The RGB color cube is first divided into Nb=q3 equal sized smaller boxes (or bins). Each Rx,Gx,Bx color value associated to each pixel contained in a (squared) neighborhood region(of size NwXNw) centered at X, increments(+1) a particular bin. The set of bin values represents the (non normalized) bin descriptor. We then divide all values of this Nb bins descriptor by

(NwXNw) in order to ensure that the sum of

these values integrates to one.

Here a texton is a repetitive character or element of a textured image (also called a texture primitive), is characterized by a mixture of colors or more precisely by the values of the re-quantized local color histogram. This model while being robust to noise and local image transformations is also simple to compute and allows significant data reduction and has already demonstrated all its efficiency for tracking applications [9].

Figure 3 Primary Segmentation (PS) Phase

Finally, these (125-bin) descriptors are grouped together into different clusters (corresponding to each class of the image) by the classical -means algorithm with the classical Euclidean distance. This simple segmentation strategy of the input image into classes is repeated for different color spaces which can be viewed as different image channels provided by various sensors or captors.


Segmentations (Ns) provided by the 6 color spaces, C= {RGB, HSV, YIQ, XYZ, LAB, LUV} [1], [14] are used. These initial segmentations to be fused can result the same initial and simple model used on an input image filtered by another filter bank (e.g., a bank of Gabor filters [13] or any other 2-D decomposition of the frequential space) or can also be provided by different segmentation models or different segmentation results provided by different seeds of the same stochastic segmentation model.

The final fusion procedure is more reliable as the interesting property of each color space has been taken into account. For example, RGB is the optimal one for tracking applications [12].due to it being an additive color system based on trichromatic theory and nonlinear with visual perception. The HSV is more apt to decouple chromatic information from shading effect [4].

The YIQ color channels have the property to code the luminance and chrominance information which are useful in compression applications (both digital and analogue). Also this system is intended to take advantage of human color characteristics. XYZ although are nonlinear in terms of linear component color mixing, has the advantage of being more psychovisually linear.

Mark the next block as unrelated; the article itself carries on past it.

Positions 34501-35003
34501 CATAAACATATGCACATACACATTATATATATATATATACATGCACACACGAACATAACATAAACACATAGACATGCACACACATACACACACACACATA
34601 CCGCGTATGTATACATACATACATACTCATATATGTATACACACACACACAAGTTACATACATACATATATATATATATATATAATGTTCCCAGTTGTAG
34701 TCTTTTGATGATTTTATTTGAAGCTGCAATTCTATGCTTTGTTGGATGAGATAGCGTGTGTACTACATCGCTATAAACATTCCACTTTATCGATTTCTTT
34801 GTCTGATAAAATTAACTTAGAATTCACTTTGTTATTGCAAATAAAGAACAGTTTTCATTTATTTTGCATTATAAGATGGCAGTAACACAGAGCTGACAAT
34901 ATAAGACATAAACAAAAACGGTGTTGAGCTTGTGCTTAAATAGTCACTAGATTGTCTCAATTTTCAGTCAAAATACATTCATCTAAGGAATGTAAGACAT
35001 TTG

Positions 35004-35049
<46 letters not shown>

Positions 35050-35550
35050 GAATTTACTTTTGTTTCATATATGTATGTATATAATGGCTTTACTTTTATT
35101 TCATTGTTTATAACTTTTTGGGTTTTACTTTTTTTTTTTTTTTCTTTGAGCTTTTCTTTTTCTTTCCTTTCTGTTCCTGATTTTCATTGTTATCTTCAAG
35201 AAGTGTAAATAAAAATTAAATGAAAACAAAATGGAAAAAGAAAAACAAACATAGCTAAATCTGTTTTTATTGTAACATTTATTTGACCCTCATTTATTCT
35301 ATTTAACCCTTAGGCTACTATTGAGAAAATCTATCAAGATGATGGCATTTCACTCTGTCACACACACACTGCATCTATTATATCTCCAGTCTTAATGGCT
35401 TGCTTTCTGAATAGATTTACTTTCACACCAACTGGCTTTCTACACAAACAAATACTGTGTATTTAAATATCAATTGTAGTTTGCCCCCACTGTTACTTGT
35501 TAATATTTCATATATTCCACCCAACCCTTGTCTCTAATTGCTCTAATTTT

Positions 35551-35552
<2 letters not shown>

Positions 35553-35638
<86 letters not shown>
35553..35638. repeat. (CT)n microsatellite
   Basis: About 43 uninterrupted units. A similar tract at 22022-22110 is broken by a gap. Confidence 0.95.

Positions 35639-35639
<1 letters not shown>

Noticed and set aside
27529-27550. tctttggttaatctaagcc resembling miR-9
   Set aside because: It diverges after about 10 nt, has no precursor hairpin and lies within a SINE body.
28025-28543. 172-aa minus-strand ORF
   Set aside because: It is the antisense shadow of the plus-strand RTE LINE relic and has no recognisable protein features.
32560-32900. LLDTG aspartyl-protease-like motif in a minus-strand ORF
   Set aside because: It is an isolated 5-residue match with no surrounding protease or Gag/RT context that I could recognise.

The LAB color system approximates human vision, and its component closely matches human perception of lightness [1].

The LUV components provide a Euclidean color space yielding a perceptually uniform spacing of color approximating a Riemannian space [13]. The stated blended technique tries to efficiently combine these properties.


The key idea of the proposed blended procedure simply consists of considering, for each site (or pixel to be classified), the local histogram of the class (or texton) labels of each segmentation to be fused, computed on a squared fixed size Nw neighborhood centered around the pixel, as input feature vector of a final clustering procedure. For a fusion of Ns segmentation with K1 classes into a segmentation with K2 classes, the preliminary feature extraction step of this fusion procedure thus yields to Ns (K1-bin) histograms which are then gathered together in order to form, K1 X Ns dimensional feature vector or a final bin histogram which is then normalized to sum to one, so that it is also a probability distribution function.

The proposed blended procedure is then herein simply considered as a problem of

clustering local histograms of class labels computed around and associated to each site. To this end, we use, once again, a K-means clustering procedure exploiting, for this fusion step, a histogram based similarity measure derived from the Bhattacharya similarity coefficient.(Fig 4)Bhattacharya distance between a normalized histogram and a reference histogram is given by

The pre estimated label fields to be fused

along with the fusion procedure can be viewed as a two-step hierarchical segmentation procedure in which, first, a texton map is estimated and, second, a final clustering, taking into account this mixture of textons is then used for a final clustering.

Fig.4 shows an example of the clustering segmentation model presented in Section IV of an input image expressed in the RGB, HSV, YTQ, XYZ, LAB, and LUV color spaces and the final segmentation map which results of the fusion of these clustering. We can find that none of them can be considered as reliable except the final segmentation result which visually identifies quite faithfully the different objects of the scene.